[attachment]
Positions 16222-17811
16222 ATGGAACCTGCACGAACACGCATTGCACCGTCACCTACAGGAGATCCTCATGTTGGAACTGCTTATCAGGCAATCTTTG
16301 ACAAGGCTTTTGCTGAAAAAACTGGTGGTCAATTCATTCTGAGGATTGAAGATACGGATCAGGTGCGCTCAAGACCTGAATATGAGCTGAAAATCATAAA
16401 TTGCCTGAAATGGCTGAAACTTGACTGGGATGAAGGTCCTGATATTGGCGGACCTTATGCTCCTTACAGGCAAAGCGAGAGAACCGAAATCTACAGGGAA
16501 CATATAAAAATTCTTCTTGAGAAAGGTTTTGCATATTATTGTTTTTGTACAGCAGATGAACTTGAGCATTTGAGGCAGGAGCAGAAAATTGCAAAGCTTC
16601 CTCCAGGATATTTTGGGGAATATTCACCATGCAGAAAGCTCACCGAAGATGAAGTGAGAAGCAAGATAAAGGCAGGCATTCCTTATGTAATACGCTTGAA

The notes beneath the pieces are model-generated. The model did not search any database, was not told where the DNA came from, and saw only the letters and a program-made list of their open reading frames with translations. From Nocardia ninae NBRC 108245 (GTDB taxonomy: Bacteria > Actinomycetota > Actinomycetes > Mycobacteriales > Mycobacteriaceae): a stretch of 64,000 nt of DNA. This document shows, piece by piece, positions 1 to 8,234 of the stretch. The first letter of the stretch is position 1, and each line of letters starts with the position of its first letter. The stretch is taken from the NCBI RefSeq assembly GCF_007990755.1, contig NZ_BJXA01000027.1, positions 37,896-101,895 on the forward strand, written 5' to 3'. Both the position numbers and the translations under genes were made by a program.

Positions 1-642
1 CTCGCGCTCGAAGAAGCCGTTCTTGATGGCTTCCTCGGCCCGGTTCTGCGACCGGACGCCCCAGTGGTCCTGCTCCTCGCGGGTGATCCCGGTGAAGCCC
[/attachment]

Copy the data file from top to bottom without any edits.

Positions 16222-17811
16222 ATGGAACCTGCACGAACACGCATTGCACCGTCACCTACAGGAGATCCTCATGTTGGAACTGCTTATCAGGCAATCTTTG
16301 ACAAGGCTTTTGCTGAAAAAACTGGTGGTCAATTCATTCTGAGGATTGAAGATACGGATCAGGTGCGCTCAAGACCTGAATATGAGCTGAAAATCATAAA
16401 TTGCCTGAAATGGCTGAAACTTGACTGGGATGAAGGTCCTGATATTGGCGGACCTTATGCTCCTTACAGGCAAAGCGAGAGAACCGAAATCTACAGGGAA
16501 CATATAAAAATTCTTCTTGAGAAAGGTTTTGCATATTATTGTTTTTGTACAGCAGATGAACTTGAGCATTTGAGGCAGGAGCAGAAAATTGCAAAGCTTC
16601 CTCCAGGATATTTTGGGGAATATTCACCATGCAGAAAGCTCACCGAAGATGAAGTGAGAAGCAAGATAAAGGCAGGCATTCCTTATGTAATACGCTTGAA

The notes beneath the pieces are model-generated. The model did not search any database, was not told where the DNA came from, and saw only the letters and a program-made list of their open reading frames with translations. From Nocardia ninae NBRC 108245 (GTDB taxonomy: Bacteria > Actinomycetota > Actinomycetes > Mycobacteriales > Mycobacteriaceae): a stretch of 64,000 nt of DNA. This document shows, piece by piece, positions 1 to 8,234 of the stretch. The first letter of the stretch is position 1, and each line of letters starts with the position of its first letter. The stretch is taken from the NCBI RefSeq assembly GCF_007990755.1, contig NZ_BJXA01000027.1, positions 37,896-101,895 on the forward strand, written 5' to 3'. Both the position numbers and the translations under genes were made by a program.

Positions 1-642
1 CTCGCGCTCGAAGAAGCCGTTCTTGATGGCTTCCTCGGCCCGGTTCTGCGACCGGACGCCCCAGTGGTCCTGCTCCTCGCGGGTGATCCCGGTGAAGCCC